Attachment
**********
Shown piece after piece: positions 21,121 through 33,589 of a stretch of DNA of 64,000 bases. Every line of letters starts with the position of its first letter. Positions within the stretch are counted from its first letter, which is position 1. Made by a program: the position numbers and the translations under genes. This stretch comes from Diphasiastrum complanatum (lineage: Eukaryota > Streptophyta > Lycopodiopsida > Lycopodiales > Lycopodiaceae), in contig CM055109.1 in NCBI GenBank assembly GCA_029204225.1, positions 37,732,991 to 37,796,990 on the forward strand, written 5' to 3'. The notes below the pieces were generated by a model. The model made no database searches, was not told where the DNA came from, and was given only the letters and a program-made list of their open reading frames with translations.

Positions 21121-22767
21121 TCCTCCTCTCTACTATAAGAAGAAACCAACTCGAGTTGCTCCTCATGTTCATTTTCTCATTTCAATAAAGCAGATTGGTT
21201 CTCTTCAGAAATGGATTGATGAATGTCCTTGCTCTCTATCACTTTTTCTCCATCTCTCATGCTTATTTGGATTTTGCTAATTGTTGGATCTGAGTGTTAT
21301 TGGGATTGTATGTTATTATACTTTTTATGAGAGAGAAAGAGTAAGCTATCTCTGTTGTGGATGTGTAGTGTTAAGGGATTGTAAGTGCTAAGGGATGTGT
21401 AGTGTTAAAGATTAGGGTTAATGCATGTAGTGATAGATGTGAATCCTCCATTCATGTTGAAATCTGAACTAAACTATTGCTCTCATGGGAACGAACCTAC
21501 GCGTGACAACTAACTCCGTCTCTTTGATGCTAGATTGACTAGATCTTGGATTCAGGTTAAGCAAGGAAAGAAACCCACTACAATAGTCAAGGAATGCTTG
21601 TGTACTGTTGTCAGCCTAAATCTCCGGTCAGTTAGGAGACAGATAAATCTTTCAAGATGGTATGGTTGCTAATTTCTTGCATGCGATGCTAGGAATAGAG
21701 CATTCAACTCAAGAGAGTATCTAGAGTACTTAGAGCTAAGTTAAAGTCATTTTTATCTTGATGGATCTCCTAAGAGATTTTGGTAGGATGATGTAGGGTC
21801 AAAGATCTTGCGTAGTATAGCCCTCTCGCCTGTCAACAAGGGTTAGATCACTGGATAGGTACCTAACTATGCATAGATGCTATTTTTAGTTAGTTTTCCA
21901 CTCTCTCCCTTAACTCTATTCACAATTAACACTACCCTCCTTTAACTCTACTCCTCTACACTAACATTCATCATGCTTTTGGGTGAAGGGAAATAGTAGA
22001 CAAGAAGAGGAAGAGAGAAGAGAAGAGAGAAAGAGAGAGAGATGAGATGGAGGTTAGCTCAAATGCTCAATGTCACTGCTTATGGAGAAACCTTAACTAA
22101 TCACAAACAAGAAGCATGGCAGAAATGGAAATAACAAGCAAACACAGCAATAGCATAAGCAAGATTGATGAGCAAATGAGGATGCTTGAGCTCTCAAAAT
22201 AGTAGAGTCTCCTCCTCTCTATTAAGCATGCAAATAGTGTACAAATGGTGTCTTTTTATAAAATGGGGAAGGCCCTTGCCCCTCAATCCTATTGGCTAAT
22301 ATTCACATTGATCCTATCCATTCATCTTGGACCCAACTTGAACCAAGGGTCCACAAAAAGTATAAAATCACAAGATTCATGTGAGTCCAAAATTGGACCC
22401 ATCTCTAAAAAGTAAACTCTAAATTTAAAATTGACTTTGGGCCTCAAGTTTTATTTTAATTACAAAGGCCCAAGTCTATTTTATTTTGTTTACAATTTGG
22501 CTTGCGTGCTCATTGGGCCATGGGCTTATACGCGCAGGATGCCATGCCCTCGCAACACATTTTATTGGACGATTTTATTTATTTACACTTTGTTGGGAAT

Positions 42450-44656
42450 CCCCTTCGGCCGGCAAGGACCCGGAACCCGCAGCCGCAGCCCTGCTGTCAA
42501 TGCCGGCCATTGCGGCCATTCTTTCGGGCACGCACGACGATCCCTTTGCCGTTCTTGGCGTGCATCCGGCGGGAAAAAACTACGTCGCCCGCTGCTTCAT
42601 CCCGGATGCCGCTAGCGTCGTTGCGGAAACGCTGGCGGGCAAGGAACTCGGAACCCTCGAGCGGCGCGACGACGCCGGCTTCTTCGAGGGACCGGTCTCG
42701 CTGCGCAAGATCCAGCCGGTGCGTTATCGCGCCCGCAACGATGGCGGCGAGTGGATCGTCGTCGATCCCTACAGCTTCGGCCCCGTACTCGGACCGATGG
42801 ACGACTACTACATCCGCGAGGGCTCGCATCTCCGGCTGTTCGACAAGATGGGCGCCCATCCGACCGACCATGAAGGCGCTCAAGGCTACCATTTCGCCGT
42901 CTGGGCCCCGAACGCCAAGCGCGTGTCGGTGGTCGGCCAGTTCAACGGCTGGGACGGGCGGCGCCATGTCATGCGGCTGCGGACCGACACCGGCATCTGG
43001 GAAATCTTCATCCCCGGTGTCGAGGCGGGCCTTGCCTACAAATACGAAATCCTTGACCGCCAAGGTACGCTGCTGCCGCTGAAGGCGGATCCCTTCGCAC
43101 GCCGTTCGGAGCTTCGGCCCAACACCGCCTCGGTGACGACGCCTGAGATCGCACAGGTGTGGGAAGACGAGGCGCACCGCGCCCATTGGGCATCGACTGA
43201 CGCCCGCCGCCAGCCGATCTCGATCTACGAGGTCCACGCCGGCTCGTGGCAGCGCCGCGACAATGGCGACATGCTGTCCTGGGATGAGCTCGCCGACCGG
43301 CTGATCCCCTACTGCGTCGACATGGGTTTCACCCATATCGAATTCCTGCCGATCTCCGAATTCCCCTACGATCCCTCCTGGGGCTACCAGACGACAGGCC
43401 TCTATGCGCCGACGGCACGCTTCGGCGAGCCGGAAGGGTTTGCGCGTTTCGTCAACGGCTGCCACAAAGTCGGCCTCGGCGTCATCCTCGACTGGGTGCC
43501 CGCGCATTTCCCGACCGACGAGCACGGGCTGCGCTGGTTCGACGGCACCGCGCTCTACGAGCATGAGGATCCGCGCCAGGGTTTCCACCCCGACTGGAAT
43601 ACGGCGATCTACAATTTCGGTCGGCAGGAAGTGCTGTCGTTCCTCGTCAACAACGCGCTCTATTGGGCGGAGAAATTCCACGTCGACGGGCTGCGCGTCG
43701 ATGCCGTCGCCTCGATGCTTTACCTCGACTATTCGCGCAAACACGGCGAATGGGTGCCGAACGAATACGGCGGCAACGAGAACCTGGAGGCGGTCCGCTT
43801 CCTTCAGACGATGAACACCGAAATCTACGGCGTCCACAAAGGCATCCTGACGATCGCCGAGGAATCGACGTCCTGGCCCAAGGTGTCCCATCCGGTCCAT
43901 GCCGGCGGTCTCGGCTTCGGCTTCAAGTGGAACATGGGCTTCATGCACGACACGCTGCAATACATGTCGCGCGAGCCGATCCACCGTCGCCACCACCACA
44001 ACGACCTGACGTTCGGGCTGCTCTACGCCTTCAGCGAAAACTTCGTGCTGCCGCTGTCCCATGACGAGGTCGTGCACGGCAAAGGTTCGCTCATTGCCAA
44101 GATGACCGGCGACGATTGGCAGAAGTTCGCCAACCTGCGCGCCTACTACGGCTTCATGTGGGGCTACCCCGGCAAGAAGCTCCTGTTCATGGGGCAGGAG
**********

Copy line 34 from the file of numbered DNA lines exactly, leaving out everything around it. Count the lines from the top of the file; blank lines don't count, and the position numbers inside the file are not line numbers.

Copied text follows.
43901 GCCGGCGGTCTCGGCTTCGGCTTCAAGTGGAACATGGGCTTCATGCACGACACGCTGCAATACATGTCGCGCGAGCCGATCCACCGTCGCCACCACCACA